The dollar had at least a brief uptick on Tuesday, as global investors sought the currency as a haven after China startled the markets by raising interest rates.

But its fall resumed on Wednesday, to a 15-year low against the yen , and currencies like Brazil’s real — up more than 12 percent since July against the dollar — were still lofty.

The tensions underline the startling fact that two years after the peak of the financial crisis, the world is on two tracks economically. Much of the developing world, including countries like China and Brazil, is growing fast, while the industrialized economies of the United States, Japan and much of Europe still struggle.

In Brazil, officials have been especially critical of United States policy. On Sept. 27, its finance minister, Guido Mantega, first described the currency tensions as practically an “exchange war, a trade war.”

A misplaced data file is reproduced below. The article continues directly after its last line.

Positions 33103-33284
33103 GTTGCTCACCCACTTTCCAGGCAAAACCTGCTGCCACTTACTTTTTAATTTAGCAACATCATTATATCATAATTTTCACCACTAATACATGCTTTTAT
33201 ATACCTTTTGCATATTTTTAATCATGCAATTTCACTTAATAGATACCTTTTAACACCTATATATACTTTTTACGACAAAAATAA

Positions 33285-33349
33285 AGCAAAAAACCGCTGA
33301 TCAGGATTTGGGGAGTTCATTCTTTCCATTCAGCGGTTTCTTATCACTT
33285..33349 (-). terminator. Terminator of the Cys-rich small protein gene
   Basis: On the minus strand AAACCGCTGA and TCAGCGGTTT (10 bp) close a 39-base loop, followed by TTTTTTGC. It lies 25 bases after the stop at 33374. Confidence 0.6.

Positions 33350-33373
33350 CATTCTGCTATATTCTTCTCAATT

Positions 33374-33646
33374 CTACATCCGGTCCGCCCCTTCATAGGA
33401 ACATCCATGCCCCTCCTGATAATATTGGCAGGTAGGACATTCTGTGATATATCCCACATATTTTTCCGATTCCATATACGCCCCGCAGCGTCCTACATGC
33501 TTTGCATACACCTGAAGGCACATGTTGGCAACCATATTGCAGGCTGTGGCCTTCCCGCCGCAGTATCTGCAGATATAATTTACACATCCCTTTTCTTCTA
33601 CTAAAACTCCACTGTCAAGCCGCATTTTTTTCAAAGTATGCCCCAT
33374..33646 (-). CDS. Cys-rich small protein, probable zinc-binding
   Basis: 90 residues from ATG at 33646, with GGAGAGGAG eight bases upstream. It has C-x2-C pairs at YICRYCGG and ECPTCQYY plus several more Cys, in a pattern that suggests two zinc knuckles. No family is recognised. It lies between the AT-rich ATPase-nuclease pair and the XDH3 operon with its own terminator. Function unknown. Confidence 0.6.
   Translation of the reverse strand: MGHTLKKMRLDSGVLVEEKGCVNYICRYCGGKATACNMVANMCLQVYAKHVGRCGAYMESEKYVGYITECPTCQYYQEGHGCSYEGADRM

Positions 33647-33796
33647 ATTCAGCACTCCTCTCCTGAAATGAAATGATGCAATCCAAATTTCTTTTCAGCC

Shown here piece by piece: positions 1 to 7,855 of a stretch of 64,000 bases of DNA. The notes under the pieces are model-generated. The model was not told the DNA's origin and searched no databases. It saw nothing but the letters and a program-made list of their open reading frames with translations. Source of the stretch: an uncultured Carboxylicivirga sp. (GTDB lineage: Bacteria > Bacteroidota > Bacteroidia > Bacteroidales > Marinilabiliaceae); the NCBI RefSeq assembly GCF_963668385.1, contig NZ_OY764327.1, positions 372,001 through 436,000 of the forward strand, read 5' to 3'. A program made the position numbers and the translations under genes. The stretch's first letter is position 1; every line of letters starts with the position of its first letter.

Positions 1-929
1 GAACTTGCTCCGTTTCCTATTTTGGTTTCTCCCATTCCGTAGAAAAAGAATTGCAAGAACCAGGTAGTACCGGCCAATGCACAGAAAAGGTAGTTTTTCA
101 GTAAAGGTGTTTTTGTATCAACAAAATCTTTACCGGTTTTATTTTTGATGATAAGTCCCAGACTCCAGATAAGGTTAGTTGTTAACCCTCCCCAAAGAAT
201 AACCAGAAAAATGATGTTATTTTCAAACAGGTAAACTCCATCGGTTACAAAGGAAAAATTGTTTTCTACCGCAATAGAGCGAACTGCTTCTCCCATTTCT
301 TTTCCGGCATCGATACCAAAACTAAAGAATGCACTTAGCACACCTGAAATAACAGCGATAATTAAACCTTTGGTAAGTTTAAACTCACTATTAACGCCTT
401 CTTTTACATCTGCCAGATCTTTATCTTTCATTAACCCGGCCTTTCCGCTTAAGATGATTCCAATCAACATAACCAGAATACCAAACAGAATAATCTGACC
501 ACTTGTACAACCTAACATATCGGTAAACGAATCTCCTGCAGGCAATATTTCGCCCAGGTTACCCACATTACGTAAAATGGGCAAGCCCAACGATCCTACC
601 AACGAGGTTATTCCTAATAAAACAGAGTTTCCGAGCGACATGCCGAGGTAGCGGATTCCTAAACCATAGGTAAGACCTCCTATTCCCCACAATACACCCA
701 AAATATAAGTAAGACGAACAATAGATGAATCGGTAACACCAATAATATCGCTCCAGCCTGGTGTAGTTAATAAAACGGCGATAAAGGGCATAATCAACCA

This week, Brazil’s central bank governor said that Washington’s expected monetary stimulus “creates serious distortions.”

In deflecting criticism, the United States emphasizes the role of China, an ever-growing power in the global economy.

Beijing continues to peg the value of its currency to the dollar, despite an immense accumulation of foreign reserves and a persistent surplus in China’s account equal to about 10.5 percent of its annual economic output, a surplus that in standard monetary theory would prompt China to allow its currency to rise.

As a consequence of the link to the dollar, the Chinese renminbi has also declined — which is one reason that despite the fall in the dollar, the United States trade deficit has continued to widen.

The weakness in the renminbi, just as much as the dollar’s decline, has put pressure on economies across the developing world, where a weaker renminbi undercuts their exports, and hence their growth.

“We’re in this currency conflict because central banks have had to be pushed into the position of being policy makers of last resort,” said Barry Eichengreen, professor of economics and political science at the University of California, Berkeley, at a recent I.M.F. forum.

Financial markets expect the Fed to announce at its meeting early next month that it will proceed with more quantitative easing, involving purchases of bonds, which reduces longer-term interest rates and puts further downward pressure on the dollar.

That worries other countries.